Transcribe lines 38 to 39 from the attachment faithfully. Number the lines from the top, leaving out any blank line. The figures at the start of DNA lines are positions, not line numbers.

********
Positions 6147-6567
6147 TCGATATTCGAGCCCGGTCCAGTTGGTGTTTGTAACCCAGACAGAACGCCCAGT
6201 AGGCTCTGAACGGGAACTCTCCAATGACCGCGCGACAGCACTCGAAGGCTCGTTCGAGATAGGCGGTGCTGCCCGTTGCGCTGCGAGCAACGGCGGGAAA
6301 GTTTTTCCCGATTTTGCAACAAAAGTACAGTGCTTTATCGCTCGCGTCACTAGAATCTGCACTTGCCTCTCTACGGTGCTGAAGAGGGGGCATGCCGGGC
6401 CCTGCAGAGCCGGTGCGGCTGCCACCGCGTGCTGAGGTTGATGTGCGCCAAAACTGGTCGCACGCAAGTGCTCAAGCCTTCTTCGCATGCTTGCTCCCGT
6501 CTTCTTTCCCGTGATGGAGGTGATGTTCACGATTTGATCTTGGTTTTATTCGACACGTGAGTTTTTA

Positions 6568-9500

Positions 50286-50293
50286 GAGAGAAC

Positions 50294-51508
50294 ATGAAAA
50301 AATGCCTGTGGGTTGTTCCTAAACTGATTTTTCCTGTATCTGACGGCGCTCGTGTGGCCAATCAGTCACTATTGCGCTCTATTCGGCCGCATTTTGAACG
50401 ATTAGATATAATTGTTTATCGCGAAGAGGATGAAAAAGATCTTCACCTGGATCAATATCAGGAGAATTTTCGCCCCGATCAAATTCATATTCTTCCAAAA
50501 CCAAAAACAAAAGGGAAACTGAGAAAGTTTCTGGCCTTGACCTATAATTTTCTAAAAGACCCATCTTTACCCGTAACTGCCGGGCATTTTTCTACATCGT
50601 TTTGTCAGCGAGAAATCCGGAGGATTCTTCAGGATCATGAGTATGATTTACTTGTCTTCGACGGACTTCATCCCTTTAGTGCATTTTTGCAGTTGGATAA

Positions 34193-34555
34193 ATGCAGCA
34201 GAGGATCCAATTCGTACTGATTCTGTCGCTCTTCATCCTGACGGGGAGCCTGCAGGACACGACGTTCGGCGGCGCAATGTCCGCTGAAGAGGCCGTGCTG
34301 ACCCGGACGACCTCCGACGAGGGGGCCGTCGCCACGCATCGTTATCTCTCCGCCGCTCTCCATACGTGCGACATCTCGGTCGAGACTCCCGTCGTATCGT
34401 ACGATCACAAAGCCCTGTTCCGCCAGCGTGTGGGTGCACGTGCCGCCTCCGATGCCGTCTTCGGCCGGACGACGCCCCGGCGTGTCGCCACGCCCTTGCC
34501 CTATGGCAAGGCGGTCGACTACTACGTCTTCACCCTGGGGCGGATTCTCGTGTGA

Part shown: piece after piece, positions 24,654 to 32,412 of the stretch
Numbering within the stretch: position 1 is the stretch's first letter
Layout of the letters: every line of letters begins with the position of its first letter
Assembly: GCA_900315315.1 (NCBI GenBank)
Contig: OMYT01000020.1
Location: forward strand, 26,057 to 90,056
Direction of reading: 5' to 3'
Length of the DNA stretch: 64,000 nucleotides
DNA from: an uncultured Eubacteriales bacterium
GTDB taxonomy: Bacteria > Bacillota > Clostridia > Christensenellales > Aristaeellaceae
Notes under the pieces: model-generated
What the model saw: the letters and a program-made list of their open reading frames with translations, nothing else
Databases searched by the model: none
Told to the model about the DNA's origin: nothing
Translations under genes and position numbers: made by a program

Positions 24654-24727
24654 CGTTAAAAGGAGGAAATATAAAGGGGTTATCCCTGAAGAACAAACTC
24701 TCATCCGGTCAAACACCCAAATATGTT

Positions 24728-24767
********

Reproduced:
24654 CGTTAAAAGGAGGAAATATAAAGGGGTTATCCCTGAAGAACAAACTC
24701 TCATCCGGTCAAACACCCAAATATGTT